Bermudian bloggers still have not stopped talking about their government's agreement to have four detainees of Guantanamo Bay to resettle on the island. Most of their focus seems to be on the fallout that Premier Ewart Brown is facing following the controversial decision.
Breezeblog reports that “Bermudians are being urged to take to the streets on Tuesday in an unprecedented ‘people’s protest’ against Premier Dr Ewart Brown”:
The call, circulated by e-mail and social networking sites throughout the Island, states that a march on Parliament will take place on June 16 at 12.30pm. The organisers – who seem to be a mixed grassroots bunch led by an insurance clerk, Janice Battersbee – are calling for the Premier to resign and for the “Gitmo Four” to be returned immediately.
Realistically, they are unlikely to succeed on either count but the fact that this protest is taking place at all is an indication of the widespread anger and disgust people here have for Brown right now.
With the UBP having tabled a motion of no confidence in Brown – and no doubt he will try and stifle that debate next Friday if he lasts that long – its going to be an interesting week in Bermudian politics. A watershed even.
Bermudians are not the only ones unhappy with the Premier. Mainstream media sources are reporting that the U.K. is reviewing “the legal basis of its relations with Bermuda” following the debacle, questioning Brown's right to even negotiate the deal without Britain's input. According to the Guardian story, “under a 1968 understanding known as the general entrustment, Bermuda has the right to conduct external relations ‘on behalf of’ Britain, on condition that London is consulted before agreements with other states are entered.”
Meanwhile, The New York Times piece that shows some of the former detainees cavorting in the Bermudian ocean has done little to foster goodwill. Vexed Bermoothes, referring to a BBC report, actually wonders if the Premier “got played”:
You can read this in several ways – one view is that Dr. Brown was looking for an angle to push the independence agenda with the UK. Another view is that Dr. Brown got played way out of his league:
* The US knew they had an anti-UK zealot with a huge ego and hunger for attention and exploited it. They offload a few Uighurs, create plausible deniability for their real ally (the UK), and leave Ewart to deal with the mess he’s created.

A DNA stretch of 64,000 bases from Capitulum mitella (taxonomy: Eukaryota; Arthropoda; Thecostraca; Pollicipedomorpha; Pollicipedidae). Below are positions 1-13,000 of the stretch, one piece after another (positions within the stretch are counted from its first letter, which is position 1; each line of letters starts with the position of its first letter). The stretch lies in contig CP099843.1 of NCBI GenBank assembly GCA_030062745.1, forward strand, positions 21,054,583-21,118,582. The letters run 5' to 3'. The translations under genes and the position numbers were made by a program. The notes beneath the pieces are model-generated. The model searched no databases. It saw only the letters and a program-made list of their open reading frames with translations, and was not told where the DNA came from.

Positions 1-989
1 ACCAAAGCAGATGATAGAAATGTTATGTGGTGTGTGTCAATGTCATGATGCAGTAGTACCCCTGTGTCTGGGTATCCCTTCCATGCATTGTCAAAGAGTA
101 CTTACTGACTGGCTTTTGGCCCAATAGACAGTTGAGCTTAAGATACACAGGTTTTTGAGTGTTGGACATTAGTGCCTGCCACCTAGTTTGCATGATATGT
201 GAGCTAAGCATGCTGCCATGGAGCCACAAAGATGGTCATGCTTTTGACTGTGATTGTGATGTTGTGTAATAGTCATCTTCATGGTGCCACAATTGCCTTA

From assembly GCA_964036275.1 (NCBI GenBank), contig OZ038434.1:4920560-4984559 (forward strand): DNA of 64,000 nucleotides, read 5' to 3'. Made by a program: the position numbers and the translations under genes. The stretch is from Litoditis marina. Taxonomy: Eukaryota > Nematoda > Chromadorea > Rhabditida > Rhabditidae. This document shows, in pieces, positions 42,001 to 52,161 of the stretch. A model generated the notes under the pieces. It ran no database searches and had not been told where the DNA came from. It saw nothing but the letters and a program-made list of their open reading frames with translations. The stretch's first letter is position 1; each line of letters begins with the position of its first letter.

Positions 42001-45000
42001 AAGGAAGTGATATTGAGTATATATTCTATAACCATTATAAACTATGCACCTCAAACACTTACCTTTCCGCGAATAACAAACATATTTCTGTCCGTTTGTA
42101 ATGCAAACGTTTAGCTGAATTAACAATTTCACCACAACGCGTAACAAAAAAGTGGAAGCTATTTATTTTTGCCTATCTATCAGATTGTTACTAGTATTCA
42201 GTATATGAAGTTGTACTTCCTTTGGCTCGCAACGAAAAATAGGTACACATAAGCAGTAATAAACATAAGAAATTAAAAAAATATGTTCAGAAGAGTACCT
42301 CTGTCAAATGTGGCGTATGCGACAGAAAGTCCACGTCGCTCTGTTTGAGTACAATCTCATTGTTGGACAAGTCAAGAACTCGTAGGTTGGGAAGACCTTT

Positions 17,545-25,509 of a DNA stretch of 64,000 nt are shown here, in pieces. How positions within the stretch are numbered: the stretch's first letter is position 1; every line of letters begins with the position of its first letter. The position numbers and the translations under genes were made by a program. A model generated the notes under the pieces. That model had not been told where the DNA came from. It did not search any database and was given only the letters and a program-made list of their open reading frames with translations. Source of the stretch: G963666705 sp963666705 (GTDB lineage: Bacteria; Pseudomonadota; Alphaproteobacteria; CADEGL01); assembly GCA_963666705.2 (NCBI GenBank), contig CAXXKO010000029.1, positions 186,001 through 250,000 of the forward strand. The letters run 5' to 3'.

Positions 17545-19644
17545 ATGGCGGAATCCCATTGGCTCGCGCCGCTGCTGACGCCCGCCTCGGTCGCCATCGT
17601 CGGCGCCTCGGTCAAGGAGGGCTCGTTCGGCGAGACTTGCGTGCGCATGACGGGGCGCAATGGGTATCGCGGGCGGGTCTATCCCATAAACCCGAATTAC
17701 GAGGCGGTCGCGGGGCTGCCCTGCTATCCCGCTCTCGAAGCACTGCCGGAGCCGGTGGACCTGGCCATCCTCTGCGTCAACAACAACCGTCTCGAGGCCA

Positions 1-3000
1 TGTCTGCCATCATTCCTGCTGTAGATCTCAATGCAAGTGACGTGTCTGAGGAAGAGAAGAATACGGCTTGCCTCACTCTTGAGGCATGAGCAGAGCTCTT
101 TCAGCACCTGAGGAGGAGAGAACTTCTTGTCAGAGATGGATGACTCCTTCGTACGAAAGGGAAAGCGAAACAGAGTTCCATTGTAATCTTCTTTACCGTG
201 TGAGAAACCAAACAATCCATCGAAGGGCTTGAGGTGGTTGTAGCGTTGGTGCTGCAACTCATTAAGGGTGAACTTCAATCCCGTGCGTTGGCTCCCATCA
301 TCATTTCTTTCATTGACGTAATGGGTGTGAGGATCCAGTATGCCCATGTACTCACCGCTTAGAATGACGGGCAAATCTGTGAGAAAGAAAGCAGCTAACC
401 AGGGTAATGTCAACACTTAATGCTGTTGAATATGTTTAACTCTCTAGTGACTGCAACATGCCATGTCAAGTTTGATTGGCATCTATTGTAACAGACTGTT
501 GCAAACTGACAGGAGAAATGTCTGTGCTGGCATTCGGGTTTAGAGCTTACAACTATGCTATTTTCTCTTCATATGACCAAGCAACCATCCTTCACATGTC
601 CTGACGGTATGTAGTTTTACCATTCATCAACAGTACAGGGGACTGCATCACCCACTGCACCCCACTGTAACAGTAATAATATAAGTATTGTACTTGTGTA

* Or they really don’t give a rats ass and are just shoving Uighurs in any tin pot country that will take ‘em, screw the consequences.
Dr. Brown doesn’t come out looking very good. Even if you don’t believe that Dr. Brown was used, it is undeniable that his little games with the Constitution have badly undermined the Rule of Law in Bermuda.
This fuss is not really about the uighurs. It’s about the consistently murky and inappropriate behaviour of our political leadership.
Dr. Brown's reaction to the public outcry has not helped. Vexed Bermoothes comments:
That sums up his philosophy. So far, he’s been able to count on Bermudians forgiving or forgetting every one of his transgressions without any consequence. By creating diversions, or going on the offensive, he’s been able to avoid accountability on so many issues.
So … are Bermudians going to ‘let things pass’ yet again with Dr. Brown? Each time he gets bolder, and the damage greater.
Catch a fire adds:
The issue is solely on how this fiasco came about, and what it implies. This decision has been made contrary to our Constitution, which makes it all the more ironic that not only a few weeks ago the Party Leadership was desperately clutching to the Party Constitution rules to fend off a Leadership challenge. What is more, there is growing evidence that could see the decision as being seen as an act of treason and an attempt by the USA to undermine the constitutional sovereignity of our island and, by extension, the UK.